FARMINGTON — The Zebra Club returns Saturday, Nov. 9, at the Homestead Kitchen, Bar and Bakery.

Once a year, the community has the chance to dress up — flapper style for women and pinstripe suits for men — and sneak down a back alley, whisper the password “Joe sent me” to the doorman and be admitted to a 1920s Speakeasy Dance Party.

The prohibition-style speakeasy promises a place “where the drinks are cold and the Jazz is hot,” according to organizers Sherry and Doug Walrath.

Dinner is served from 5 to 9 p.m. Music and dancing begins at 7 p.m.

It’s all in fun and “the community really gets behind it,” Doug Walrath said. “They show how much they care.”

The night of dinner, music and dancing benefits the Care and Share Food Closet in Farmington.


It’s November and time for Thanksgiving for most, but some children and families are hungry and hurting, Sherry Walrath said.

The Walraths have raised almost $1,500 in ticket sales and donations. The funds will be matched, up to $1,500, by Franklin Savings Bank, giving the food closet $3,000 or more, she said.

Farmington has some unique shops to help people dress for the dance party.

The consignment shop, Wears and Wares, and The Outskirts are giving 10 percent off items specifically purchased for the Speakeasy, Sherry Walrath said.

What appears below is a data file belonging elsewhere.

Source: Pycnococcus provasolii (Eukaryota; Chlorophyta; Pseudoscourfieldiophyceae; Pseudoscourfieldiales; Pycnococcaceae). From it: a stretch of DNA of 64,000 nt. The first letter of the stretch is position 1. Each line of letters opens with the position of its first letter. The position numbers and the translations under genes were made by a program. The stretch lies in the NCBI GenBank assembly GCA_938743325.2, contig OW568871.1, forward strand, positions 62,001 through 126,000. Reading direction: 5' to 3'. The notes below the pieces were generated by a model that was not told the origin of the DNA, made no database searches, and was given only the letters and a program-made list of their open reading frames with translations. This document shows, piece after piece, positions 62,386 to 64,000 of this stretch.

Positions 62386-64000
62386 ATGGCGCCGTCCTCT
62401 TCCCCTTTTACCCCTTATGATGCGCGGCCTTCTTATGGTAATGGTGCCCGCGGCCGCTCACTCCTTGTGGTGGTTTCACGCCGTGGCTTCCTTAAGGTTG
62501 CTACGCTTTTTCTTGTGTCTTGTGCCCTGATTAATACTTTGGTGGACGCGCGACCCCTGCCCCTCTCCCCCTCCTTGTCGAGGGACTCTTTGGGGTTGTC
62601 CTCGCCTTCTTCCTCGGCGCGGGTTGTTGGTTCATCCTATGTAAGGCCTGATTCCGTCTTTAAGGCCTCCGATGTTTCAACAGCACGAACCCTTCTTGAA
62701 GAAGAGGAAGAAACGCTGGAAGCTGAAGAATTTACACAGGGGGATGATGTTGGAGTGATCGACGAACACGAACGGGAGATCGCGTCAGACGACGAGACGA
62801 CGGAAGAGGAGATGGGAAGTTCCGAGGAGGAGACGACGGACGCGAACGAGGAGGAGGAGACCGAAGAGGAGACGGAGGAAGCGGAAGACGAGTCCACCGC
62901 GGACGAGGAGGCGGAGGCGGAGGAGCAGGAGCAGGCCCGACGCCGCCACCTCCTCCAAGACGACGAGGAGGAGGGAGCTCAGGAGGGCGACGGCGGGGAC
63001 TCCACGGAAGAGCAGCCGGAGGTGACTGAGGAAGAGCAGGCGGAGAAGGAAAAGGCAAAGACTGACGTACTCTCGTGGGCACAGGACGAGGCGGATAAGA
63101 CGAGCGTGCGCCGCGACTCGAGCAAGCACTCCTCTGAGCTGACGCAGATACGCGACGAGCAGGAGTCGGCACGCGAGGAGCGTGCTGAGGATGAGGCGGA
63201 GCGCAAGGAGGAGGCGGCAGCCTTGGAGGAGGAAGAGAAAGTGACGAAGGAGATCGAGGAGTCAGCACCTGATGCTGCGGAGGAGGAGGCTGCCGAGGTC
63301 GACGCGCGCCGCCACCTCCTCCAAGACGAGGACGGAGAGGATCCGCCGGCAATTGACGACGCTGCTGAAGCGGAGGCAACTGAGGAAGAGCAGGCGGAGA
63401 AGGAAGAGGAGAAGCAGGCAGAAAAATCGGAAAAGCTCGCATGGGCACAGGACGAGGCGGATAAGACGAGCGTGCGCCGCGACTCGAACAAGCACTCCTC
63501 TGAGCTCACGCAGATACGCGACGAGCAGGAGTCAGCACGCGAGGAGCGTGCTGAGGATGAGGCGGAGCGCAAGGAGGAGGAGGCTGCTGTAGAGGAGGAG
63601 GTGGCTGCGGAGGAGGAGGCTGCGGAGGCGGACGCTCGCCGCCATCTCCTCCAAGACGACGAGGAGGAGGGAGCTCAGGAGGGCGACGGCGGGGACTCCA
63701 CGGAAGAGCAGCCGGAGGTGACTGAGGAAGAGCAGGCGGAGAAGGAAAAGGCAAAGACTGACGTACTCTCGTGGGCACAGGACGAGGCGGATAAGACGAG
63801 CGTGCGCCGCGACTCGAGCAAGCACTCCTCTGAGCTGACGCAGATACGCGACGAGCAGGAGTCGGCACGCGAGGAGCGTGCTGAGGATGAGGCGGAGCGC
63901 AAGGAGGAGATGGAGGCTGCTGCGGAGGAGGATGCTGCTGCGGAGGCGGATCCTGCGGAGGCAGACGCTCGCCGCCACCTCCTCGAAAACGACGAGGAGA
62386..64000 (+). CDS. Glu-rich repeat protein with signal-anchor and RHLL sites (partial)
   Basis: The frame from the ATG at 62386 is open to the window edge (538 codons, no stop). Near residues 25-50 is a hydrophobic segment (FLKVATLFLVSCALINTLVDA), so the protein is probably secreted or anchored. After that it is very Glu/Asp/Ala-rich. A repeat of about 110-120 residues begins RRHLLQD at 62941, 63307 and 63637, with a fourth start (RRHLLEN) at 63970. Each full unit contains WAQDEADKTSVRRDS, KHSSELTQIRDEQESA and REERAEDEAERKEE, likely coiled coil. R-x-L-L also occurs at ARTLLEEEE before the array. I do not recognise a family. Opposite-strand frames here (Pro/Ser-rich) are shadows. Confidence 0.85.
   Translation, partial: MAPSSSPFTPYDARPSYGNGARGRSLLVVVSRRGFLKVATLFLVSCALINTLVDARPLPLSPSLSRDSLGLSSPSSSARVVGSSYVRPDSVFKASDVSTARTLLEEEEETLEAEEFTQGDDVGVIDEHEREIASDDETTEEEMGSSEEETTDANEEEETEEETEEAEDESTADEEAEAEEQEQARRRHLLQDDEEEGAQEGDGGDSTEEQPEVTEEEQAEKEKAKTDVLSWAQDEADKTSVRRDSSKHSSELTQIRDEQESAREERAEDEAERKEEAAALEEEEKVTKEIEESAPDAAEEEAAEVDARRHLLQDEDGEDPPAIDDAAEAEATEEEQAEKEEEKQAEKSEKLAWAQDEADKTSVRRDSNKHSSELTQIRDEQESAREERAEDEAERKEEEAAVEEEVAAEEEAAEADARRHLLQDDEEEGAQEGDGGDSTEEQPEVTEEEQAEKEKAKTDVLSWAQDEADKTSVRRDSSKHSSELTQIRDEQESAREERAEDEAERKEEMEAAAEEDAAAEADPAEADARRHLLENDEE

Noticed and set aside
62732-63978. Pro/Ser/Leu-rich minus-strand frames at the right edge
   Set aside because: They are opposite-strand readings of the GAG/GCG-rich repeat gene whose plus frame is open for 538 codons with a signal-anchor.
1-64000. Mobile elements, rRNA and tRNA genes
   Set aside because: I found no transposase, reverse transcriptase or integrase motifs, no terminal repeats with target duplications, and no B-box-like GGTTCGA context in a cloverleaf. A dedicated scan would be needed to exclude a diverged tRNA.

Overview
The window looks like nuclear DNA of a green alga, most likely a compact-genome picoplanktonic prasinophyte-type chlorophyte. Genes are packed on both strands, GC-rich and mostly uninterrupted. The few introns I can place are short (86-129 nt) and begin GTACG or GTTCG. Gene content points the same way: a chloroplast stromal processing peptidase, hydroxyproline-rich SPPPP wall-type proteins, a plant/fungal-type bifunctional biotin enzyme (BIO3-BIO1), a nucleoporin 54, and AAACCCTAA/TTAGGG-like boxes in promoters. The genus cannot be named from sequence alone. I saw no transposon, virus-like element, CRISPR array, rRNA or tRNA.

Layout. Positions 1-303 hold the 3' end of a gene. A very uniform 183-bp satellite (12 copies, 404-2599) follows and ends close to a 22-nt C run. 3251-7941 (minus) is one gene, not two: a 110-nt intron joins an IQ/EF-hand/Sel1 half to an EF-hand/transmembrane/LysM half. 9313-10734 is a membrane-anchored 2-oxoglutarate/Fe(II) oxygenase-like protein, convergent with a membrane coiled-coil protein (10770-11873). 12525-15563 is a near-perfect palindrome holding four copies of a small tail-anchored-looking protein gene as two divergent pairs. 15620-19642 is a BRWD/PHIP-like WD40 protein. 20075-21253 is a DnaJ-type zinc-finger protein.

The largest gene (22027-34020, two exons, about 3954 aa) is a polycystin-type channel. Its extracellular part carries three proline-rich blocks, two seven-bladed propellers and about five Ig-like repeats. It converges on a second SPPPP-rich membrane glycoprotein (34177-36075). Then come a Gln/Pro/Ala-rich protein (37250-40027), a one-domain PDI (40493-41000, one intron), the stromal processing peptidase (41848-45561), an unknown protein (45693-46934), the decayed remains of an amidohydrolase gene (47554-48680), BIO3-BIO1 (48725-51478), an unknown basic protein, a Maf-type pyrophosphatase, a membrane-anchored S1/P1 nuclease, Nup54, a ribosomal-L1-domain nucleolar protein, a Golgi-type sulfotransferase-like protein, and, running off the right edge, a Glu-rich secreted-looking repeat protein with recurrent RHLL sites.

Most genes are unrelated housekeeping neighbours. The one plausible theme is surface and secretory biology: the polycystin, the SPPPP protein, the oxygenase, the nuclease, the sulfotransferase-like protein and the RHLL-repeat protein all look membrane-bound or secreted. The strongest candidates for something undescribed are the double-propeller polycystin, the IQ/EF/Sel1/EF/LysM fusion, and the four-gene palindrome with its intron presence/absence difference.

Dressing up is optional. Most people really get into it, though, with gloves, fringed dresses, feather hairpieces, hats and pinstripes for the men, said Danielle Nault, owner of The Outskirts. “It’s increasing each year,” she added.

It’s something unique to have the resources to re-create this era “all right here in our little community,” Laurie Danforth of the Homestead said.


Frost Antiques loaned some teacups for the event, Sherry Walrath said. In the 1920s, teacups hid the forbidden beverage, she added.

The Homestead is preparing some special dishes, Roaring Twenties appetizers and entree specials for the menu, including Baby Face Nelson Ribs, Saviello Gangsta Pasta and Legs Diamond Chicken a la King.

These will be served by wait staff dressed as chorus girls, flappers, molls and mobsters.

Drinks will be served by celebrity bartender Tom Saviello under the watchful eye of celebrity gangsters, including Jon Bubier, Doug Walrath said.

The South Strong Road Crew and Friends provide authentic 1920s jazz for listening and dancing. There’ll be music from the turn of the century up to 1940 with a concentration on the 1920s, he said. Ragg, blues, Charleston and traditional jazz are included.

Sherry Walrath teaches dances such as the Charleston and the Peabody during the evening.

Along with the Walraths, Andy Buckland and Scott Dixon make up the band and are joined by Mel Tukey, the premier jazz trumpeter of Maine, and Peter Lord from the Bellamy Jazz band, Walrath said.

Tickets are $15 and are available from the Homestead. Reservations are strongly suggested and may be made by calling 778-6162.

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